Cullors said she often gets death threats and usually doesn’t tell her family about them, but this threat gave her “a lot of pause” given the proximity to the election and a recent spate of domestic terrorist attacks by far-right extremists.

“We beefed up our security leading up to the election,” she said. “It’s not a way to live to know that the work that you’re doing is about changing the country to be better and that there are people that are willing to threaten your life.”

RELATED: Idaho men charged with conspiring to sell hard-to-trace guns

John Little, a special agent with the Naval Criminal Investigative Service, acknowledged Wednesday that he hadn't seen evidence of Duncan attending rallies. But he testified that Duncan tried to persuade at least one other group member to attend a rally either supporting gay people or another minority group.

Assistant U.S. Attorney Barbara Kocher showed the judge a 90-second video that she said shows Duncan firing gunshots and participating in military-style exercises. In the recruitment video, Duncan and three other members flashed “Heil Hitler” salutes while wearing skull masks associated with a neo-Nazi group called Atomwaffen Division, the indictment says.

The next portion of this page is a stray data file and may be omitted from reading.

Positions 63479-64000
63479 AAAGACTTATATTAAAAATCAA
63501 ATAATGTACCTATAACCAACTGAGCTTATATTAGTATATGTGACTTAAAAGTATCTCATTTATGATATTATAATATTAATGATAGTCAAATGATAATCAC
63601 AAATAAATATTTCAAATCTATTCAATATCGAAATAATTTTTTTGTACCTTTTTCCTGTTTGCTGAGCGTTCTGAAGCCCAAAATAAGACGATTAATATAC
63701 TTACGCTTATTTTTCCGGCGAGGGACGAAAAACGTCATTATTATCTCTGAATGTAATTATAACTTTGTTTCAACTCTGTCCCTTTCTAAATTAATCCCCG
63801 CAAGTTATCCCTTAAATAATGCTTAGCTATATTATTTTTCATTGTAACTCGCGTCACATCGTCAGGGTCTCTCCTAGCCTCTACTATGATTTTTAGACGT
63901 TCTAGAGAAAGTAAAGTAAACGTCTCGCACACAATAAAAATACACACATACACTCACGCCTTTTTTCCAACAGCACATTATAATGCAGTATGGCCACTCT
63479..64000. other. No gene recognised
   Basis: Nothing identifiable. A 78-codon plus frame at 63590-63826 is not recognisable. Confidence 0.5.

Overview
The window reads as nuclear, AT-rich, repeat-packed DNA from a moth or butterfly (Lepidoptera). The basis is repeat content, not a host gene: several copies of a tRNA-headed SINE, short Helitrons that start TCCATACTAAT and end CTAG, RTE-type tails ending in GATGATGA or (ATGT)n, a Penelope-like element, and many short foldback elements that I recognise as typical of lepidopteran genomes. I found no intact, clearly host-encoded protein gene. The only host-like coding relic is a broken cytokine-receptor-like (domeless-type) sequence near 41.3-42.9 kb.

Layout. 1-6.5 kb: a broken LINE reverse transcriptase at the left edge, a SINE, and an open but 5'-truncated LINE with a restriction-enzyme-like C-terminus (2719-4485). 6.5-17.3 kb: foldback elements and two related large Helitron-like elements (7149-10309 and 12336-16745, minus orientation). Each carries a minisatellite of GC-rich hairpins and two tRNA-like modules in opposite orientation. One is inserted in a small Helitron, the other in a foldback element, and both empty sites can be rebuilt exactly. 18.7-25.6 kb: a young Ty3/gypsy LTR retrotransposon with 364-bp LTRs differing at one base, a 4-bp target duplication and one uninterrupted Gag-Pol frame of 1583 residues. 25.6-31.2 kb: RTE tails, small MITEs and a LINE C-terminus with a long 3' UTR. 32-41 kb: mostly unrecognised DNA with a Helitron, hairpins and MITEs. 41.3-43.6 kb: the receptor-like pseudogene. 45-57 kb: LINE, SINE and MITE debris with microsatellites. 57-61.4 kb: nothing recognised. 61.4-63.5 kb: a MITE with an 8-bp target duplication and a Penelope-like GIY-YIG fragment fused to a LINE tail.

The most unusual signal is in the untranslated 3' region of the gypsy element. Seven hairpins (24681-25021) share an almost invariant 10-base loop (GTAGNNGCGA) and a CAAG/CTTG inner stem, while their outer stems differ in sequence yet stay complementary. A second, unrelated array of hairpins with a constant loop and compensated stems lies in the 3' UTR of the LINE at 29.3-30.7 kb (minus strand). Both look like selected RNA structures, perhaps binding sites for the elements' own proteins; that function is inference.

A hate symbol was in the background in reference to the perpetrator of the 2019 mass shootings at mosques in Christchurch, New Zealand, whom Duncan privately considered a “legend," according to a message presented by the prosecutor.

“Come home white man,” read a message at the end of the video.

RELATED: Anne Frank Human Rights Memorial in Boise vandalized with swastika stickers

Defense attorney Raymond Tarlton said Duncan isn't a danger to the public or a flight risk.

“He has every incentive to stay here and fight the good fight,” Tarlton said.

Duncan’s father, Frank, is a Pennsylvania Baptist pastor who offered to house his son while awaiting trial.

“I’ve heard a lot of detail today,” Frank Duncan said Wednesday after hearing testimony about his son. “Probably more than I wanted to.”

The indictment says Duncan, Kryscuk, 21-year-old Liam Collins and 21-year-old Justin Hermanson intended for their illegally manufactured guns to be unlawfully used “in furtherance of a civil disorder.” Collins, Duncan and Kryscuk were arrested on Oct. 20.

Duncan, a military contractor, served in the Marines from 2013 to 2018. Collins, who was separated from the military in September, also had been at Camp Lejeune. Hermanson, an active-duty Marine, was assigned to the same unit as Collins.

RELATED: Neo-Nazi from Olympia sentenced to federal prison for gun crimes

Kryscuk moved from New York to Boise early this year. He had previously appeared in porn videos under the name “Pauly Harker,” according to the NCIS agent. Little said Kryscuk engaged in “hate porn” that was “racially motivated” and “concentrated on minority females.”

Duncan moved from San Antonio, Texas, to the Boise area in September and began working for a U.S. Navy contractor. Collins moved to Boise about two weeks after his separation from the military.

Collins and Kryscuk frequently posted on “Iron March,” a now-defunct internet message board for neo-Nazi groups, according to the indictment. “BSN” was the name of their paramilitary group, but the indictment doesn’t explain the acronym.

“The government does have a strong case against you,” Gates told Duncan.